Volkswagen said Thursday it will pursue an eventual merger with Porsche under VW's leadership, vowing that the luxury sports carmaker will retain its independence.
VW, Europe's biggest automaker by sales, said that its supervisory board, the German equivalent to a U.S. board of directors, plans to hold talks with Porsche Automobile Holding "in order to reach a final concept fulfilling this goal."
Volkswagen CEO Martin Winterkorn said the "envisioned merger of Volkswagen and Porsche" followed a "compelling industrial logic and offers many promising perspectives: It makes two strong companies even stronger. "
Volkswagen added that the new company would be achieved by what it called the "step-by-step participation of Volkswagen in Porsche AG," Porsche's carmaking unit, and the subsequent merger of Volkswagen with the holding company that owns it.
The announcement came hours after Porsche Chief Executive Wendelin Wiedeking and Chief Financial Officer Holger Haerter were let go by the heavily indebted company that makes the 911 sports car and Cayenne SUV.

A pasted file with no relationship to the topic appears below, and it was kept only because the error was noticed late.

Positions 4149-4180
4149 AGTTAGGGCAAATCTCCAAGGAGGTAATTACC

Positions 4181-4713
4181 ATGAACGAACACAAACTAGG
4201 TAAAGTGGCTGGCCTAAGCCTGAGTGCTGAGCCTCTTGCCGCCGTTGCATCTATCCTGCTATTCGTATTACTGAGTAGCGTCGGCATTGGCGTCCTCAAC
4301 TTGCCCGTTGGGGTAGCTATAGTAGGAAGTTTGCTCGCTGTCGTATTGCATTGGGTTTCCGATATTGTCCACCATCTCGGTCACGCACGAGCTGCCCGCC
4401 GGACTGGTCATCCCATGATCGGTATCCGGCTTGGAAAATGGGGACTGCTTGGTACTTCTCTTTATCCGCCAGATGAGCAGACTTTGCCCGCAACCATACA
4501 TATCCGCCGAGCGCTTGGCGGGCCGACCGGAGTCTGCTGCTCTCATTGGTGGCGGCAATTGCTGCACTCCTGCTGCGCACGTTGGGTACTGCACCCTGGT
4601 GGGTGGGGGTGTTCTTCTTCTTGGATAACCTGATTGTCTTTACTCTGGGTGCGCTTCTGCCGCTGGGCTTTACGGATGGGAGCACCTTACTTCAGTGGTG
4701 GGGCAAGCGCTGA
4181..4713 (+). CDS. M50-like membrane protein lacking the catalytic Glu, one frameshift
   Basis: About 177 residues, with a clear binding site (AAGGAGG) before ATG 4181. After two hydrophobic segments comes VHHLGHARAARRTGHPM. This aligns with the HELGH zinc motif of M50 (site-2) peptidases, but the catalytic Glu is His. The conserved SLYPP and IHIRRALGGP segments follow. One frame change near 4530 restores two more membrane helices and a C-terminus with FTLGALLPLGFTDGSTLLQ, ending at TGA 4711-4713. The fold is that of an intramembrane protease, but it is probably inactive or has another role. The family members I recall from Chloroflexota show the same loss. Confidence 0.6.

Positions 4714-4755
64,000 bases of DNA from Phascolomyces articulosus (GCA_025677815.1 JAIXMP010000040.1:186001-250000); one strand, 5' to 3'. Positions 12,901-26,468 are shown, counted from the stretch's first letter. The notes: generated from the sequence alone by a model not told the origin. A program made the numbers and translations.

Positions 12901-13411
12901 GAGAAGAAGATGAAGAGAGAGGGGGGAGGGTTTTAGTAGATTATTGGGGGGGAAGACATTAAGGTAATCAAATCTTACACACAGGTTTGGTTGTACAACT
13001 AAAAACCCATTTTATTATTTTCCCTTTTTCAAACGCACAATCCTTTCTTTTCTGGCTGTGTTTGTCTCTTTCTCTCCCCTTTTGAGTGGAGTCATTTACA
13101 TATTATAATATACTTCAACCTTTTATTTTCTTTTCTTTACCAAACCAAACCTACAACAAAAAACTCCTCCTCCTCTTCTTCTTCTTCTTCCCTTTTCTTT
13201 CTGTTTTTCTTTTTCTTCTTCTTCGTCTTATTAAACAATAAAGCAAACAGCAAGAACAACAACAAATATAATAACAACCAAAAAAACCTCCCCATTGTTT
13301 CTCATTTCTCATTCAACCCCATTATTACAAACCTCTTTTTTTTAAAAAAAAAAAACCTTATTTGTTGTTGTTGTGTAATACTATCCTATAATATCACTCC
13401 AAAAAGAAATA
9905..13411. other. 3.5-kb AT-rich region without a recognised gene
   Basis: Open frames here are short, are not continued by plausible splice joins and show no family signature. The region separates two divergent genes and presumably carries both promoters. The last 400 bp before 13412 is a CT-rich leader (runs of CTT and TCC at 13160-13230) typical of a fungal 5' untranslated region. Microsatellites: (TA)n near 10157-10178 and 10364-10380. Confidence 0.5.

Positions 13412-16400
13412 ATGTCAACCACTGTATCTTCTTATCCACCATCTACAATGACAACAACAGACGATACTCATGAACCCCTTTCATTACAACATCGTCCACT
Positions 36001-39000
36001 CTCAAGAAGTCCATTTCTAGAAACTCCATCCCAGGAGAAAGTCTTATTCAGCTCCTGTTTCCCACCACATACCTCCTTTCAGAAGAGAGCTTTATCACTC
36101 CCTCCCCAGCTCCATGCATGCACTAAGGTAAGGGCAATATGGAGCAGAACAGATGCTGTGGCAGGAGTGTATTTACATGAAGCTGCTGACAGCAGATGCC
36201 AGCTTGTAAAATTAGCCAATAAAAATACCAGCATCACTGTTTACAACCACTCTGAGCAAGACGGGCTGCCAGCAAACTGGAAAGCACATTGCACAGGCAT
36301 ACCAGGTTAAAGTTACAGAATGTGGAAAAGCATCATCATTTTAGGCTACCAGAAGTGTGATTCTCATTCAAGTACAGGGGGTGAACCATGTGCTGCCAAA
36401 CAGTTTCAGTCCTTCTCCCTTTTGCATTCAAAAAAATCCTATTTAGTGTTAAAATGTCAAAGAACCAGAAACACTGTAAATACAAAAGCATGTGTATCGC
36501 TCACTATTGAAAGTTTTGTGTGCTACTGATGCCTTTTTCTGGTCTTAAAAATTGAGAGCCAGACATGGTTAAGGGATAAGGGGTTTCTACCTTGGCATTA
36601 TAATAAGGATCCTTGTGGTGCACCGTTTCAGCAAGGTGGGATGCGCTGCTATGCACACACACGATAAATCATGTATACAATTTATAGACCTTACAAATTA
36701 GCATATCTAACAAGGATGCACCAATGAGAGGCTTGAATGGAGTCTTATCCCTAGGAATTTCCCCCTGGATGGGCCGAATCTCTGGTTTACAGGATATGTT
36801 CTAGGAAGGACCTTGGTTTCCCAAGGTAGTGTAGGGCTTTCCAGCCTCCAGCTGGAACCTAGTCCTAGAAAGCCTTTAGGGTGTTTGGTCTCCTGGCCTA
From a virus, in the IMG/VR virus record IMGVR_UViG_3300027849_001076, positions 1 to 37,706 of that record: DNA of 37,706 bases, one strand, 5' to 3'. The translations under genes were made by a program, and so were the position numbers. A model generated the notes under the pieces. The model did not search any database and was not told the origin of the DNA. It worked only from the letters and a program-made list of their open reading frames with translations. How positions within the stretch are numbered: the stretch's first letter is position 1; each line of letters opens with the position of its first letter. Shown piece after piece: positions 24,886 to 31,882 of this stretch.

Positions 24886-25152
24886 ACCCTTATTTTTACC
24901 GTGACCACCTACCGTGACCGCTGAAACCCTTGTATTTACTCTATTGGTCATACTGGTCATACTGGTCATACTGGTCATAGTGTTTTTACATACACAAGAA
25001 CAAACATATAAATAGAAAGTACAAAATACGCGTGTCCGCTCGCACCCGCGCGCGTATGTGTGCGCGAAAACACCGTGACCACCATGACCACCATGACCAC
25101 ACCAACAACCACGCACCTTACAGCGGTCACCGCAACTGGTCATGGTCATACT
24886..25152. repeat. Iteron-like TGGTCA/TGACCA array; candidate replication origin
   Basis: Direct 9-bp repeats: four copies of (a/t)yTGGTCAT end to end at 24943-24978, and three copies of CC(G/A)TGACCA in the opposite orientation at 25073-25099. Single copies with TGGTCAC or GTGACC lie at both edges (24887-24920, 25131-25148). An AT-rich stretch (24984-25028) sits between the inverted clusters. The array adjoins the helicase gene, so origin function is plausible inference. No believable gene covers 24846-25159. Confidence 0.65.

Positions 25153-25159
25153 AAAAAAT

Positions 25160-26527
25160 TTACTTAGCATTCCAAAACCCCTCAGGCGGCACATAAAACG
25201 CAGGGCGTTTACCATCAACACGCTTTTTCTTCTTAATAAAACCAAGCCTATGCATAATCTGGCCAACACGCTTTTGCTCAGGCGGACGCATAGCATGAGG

The move — along with the announcement that Porsche will seek to raise funds, possibly from a Qatar investor — is expected to make it easier for Volkswagen and Porsche to merge given that Wiedeking, CEO since 1992, opposed such a move.
"The measure shall create the foundation of building an integrated car manufacturing group with Porsche SE and Volkswagen AG," a company statement said.
Porsche is facing the consequences of a failed takeover bid for much-larger Volkswagen, which led Porsche to incur some $13.8 billion in debt. A merger with VW would raise the possibility of Porsche becoming one of Volkswagen's brands, which include Lamborghini and Bentley.
VW and its chairman Ferdinand Piech have been pushing for a deal that would see it take 49% of Porsche and fold the lucrative luxury-car business into its portfolio, widening its range in anticipation of a recovery in the luxury market. Piech also is part of the family that controls Porsche.
Wiedeking drew lengthy and thunderous applause before he spoke to about 5,000 Porsche workers.
"We should not look back, no matter what happens," he said. "We should now work constructively on our future."
Macht paid tribute to Wiedeking, telling the workers, "Our common job will be to continue the path that was taken by Dr. Wiedeking."